I don't really care about Gérard Depardieu. He's a magnificent actor, and apparently a rather silly person. He probably eats too much. And yes, his on-board airplane decorum makes Alec Baldwin look like Taylor Swift. But I don't spend many of my waking hours worrying about it.
Yet his entirely voluntary decision to forsake his French citizenship and get a Russian passport instead has made for a pretty interesting story. It's made a lot of people angry, though it's also pleased a few fans (like Vladimir Putin). It's certainly been a boon for the French press, who have been happy to spotlight every twist and turn of the whole saga, often referring to the man in question as "the Mordovian Depardieu" (a reference to the province that offered him a job as culture minister shortly after the actor became a Russian). His decision to get himself an additional residence in Belgium, of all places, merely added fuel to the flames.
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The reactions to all this have taken intriguing forms. One U.S. magazine compares the former Frenchman with European mammals fleeing climate change to Siberia. Another accuses him of following in the footsteps of other Western men who have gone East to seek the pleasures of the flesh.
Perhaps the most interesting take I've seen is the one that sees Depardieu's act as a parable of globalization. After all, the actor's primary motive for breaking with his home country appears to have been his disgruntlement over the high tax rates on top earners floated by Socialist President François Hollande. So a New York Times op-ed writer has accordingly opted to draw a parallel between Depardieu's yearning for a lower bracket (Putin's Russia has a flat tax of 13 percent) and the multinationals prowling the world's markets for bargain-basement operating costs.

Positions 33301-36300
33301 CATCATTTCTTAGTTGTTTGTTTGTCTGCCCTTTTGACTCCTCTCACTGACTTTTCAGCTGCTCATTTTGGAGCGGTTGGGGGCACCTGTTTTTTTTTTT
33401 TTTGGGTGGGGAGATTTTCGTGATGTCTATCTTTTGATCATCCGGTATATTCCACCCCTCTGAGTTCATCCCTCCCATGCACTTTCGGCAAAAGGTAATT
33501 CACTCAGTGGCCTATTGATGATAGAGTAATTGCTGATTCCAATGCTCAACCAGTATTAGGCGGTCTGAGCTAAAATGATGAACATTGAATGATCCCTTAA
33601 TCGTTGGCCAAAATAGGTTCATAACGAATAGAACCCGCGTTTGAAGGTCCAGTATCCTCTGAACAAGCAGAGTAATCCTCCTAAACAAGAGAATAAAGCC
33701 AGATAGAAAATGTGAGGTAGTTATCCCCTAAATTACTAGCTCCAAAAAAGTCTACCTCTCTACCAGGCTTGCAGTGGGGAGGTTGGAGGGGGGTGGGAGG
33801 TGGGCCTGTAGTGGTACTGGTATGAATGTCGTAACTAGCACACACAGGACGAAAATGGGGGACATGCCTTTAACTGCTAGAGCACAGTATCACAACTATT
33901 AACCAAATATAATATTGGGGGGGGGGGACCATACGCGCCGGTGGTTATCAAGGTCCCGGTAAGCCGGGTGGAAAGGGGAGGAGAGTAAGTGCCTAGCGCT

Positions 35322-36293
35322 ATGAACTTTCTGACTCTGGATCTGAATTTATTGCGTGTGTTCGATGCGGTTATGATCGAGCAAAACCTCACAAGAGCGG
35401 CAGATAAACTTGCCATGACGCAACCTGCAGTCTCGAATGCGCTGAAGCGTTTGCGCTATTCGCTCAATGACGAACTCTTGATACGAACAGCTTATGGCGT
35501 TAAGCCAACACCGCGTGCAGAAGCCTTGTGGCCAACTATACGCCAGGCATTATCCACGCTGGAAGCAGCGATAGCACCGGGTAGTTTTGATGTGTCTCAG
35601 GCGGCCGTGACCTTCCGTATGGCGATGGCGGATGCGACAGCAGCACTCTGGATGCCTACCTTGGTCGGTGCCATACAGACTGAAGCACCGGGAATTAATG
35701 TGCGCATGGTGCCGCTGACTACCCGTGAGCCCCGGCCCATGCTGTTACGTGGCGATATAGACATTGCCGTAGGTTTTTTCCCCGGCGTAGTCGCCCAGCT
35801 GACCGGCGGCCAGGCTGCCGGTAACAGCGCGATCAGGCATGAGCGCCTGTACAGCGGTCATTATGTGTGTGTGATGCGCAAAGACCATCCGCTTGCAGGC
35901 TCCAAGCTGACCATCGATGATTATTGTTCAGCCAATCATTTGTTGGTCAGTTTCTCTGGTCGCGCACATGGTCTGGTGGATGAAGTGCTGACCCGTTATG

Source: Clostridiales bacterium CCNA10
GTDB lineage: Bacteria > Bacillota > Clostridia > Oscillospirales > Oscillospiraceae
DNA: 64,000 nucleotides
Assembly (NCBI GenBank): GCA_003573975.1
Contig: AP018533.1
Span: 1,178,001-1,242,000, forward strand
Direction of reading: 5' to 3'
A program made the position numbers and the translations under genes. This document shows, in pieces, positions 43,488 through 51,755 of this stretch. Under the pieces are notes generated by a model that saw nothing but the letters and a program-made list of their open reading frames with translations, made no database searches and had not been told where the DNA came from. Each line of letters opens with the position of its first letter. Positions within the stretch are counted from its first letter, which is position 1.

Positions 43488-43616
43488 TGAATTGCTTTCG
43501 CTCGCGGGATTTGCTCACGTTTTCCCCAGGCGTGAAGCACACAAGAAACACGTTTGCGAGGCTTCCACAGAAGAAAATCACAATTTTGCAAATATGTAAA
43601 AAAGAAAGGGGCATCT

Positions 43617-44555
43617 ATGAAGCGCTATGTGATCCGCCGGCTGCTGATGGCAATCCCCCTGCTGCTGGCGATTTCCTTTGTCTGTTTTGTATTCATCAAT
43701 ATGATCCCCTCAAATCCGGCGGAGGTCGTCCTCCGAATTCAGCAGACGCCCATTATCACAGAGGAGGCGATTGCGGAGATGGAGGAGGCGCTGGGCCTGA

In this reading, Depardieu is just another soulless corporate migrant, unconstrained by outmoded national loyalties, purchasing his nationality purely according to ruthless capitalist calculations. Citizenship is above all a business decision. This is certainly true for many other high-income people, of course -- those tennis players and Formula 1 stars who plant themselves in Monaco. But there is nothing new about this. It's a practice that dates back at least to Britain's famous tax exiles in the 1970s (Pink Floyd and the Rolling Stones among them) -- or even to Noel Coward two decades before that.
In Depardieu's case, though, there is just one problem: Why, precisely, Russia? It actually isn't such an attractive corporate domicile. You won't find many multinational companies relocating their headquarters to Moscow. And the Russians who've earned their money there don't seem terribly eager to keep it at home. Capital flight last year amounted to a whopping $56.7 billion -- which suggests a problematic investment climate at best. (That figure was actually down significantly from 2011.) What do those Russians know that Depardieu doesn't?